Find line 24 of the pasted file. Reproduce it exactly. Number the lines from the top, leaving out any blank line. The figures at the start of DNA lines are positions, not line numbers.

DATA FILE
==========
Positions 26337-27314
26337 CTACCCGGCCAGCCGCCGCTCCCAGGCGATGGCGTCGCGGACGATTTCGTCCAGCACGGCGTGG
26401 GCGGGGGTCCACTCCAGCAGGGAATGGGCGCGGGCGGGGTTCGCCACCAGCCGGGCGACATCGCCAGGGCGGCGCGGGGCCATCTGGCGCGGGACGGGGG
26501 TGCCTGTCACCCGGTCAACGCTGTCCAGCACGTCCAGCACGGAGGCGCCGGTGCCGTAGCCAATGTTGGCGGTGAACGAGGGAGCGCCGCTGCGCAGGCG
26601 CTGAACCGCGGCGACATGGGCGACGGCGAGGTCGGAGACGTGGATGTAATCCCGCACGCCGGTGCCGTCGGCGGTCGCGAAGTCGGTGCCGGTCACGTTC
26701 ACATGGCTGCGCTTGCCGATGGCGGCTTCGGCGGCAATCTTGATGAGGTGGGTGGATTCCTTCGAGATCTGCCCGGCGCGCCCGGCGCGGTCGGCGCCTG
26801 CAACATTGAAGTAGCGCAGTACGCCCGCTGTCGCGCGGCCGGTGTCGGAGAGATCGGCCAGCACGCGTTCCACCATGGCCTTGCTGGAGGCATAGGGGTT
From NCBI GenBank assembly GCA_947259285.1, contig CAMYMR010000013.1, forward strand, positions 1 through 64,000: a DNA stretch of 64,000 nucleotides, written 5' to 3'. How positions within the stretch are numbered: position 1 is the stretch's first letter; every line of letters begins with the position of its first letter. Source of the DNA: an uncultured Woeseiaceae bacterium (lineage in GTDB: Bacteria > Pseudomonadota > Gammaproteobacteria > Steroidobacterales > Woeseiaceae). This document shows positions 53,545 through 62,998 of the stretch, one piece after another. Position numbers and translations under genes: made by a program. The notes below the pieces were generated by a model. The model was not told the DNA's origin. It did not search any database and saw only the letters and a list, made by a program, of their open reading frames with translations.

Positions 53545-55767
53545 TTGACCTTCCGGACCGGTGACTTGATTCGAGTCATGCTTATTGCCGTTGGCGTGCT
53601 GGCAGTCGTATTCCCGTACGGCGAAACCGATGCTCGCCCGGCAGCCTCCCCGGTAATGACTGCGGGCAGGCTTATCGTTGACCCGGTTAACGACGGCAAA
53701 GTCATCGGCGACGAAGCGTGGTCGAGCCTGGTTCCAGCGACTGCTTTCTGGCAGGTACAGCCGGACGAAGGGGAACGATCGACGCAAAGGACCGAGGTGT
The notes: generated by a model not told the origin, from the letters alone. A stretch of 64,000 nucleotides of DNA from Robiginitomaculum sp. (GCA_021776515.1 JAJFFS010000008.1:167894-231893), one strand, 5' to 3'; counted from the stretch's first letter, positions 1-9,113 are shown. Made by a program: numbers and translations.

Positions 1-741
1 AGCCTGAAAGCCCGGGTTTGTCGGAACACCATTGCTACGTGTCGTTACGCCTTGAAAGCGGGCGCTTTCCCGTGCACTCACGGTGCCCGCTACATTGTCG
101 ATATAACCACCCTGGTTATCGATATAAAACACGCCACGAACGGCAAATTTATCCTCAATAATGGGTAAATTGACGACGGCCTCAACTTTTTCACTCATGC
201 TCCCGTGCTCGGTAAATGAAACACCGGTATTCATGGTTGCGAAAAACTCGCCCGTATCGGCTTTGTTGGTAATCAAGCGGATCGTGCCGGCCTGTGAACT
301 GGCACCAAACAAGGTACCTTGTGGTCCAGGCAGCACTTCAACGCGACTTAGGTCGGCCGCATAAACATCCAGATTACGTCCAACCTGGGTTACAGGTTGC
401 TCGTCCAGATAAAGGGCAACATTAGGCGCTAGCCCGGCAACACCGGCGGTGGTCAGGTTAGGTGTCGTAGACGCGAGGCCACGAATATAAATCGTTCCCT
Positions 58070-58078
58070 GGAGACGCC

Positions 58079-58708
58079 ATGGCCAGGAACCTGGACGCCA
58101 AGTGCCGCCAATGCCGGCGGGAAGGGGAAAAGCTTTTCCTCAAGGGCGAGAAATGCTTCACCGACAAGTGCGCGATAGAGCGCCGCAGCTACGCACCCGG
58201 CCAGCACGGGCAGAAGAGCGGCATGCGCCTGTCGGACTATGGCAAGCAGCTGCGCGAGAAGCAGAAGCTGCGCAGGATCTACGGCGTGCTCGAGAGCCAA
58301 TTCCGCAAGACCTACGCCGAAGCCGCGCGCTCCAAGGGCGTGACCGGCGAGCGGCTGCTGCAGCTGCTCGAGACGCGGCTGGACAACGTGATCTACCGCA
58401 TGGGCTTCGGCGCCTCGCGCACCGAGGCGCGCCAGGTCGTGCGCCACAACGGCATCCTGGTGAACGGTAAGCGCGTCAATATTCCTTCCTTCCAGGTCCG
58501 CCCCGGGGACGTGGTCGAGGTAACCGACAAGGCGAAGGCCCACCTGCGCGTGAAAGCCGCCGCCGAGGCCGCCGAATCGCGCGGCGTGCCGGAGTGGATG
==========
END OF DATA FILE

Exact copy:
58101 AGTGCCGCCAATGCCGGCGGGAAGGGGAAAAGCTTTTCCTCAAGGGCGAGAAATGCTTCACCGACAAGTGCGCGATAGAGCGCCGCAGCTACGCACCCGG